MALE, Maldives, Feb. 17 (UPI) -- The government in Maldives says it has agreed to fresh elections to resolve the crisis arising from the departure of President Mohamed Nasheed.
Nasheed -- the first democratically elected president of the strategically located Indian Ocean island nation of about 350,000 -- has said he was ousted in a Feb. 7 coup and his supporters have been demanding new elections. The new government has denied the allegations.
The elections will likely be held by year-end to pick a new president, and until then the government of President Waheed Hassan Manik will stay on under a deal brokered by neighbor India, The Hindu newspaper reported.
India has extensive contacts with Maldives and has been concerned about the latest developments there.
Until the elections, Nasheed's Maldivian Democratic Party will be a part of the new government, the report said.
Indian Foreign Secretary Ranjan Mathai, who had been conducting the negotiations with Maldivian parties in the capital Male, was quoted as saying he had stressed any solution should be a Maldivian-led process through constitutional means.
"The president has come out with a road map for an inclusive political process, which provides a very good basis for the parties to resolve their differences," he said, adding the government "will work toward the conditions that will permit such elections to take place, including any necessary constitutional amendments."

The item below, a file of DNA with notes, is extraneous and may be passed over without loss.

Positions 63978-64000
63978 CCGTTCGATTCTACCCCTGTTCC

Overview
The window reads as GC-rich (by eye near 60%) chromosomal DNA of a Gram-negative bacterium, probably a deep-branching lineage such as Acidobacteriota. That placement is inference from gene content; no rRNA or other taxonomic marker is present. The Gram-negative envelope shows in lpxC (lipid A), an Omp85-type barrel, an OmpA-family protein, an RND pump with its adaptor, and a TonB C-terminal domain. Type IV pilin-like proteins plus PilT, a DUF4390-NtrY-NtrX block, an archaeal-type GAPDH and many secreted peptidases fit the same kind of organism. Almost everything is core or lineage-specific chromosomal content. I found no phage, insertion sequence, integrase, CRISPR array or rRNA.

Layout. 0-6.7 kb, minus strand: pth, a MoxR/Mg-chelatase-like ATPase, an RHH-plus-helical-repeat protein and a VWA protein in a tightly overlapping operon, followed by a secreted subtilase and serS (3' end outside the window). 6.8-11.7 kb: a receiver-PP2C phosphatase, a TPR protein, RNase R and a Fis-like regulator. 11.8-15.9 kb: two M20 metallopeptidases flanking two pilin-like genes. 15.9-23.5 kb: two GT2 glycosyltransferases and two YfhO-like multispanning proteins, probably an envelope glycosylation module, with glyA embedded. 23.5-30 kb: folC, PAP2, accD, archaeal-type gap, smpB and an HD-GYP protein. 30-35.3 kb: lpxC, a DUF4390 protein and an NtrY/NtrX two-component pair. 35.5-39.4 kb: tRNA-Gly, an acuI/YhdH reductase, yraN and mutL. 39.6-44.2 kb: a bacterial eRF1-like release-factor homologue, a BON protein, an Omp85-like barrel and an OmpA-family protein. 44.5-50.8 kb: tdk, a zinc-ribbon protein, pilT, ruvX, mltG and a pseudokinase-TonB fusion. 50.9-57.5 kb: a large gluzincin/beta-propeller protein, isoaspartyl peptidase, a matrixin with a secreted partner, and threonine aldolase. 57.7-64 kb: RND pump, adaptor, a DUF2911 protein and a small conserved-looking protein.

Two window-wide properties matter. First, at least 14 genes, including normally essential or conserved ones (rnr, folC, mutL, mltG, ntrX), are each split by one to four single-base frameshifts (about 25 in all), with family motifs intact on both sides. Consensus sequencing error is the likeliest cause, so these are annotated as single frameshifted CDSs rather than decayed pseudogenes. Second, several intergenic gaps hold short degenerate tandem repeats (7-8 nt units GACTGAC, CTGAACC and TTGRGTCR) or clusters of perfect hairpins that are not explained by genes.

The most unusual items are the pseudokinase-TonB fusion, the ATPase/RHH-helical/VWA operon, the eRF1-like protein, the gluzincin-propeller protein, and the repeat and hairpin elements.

Prior to the negotiations, the Waheed government had said elections could not be held before the scheduled date of October 2013, The Wall Street Journal reported. However, the new road map said "in the interests of national reconciliation" the government would "hold discussions with all relevant parties to conduct elections at an early date," the newspaper said.
Presidential spokesman Masood Imad said he had been assured Nasheed "will have no problem with that."
The situation in Maldives, where tourism is the main industry, has drawn the interest of the United States and Britain because it sits on vital sea lanes, and because of concern about reports of radicalization among some of its predominantly Muslim population.
The Journal said the latest breakthrough seemed to be a diplomatic victory for India.
Nasheed's supporters had been upset that New Delhi did not give them enough support in the crisis.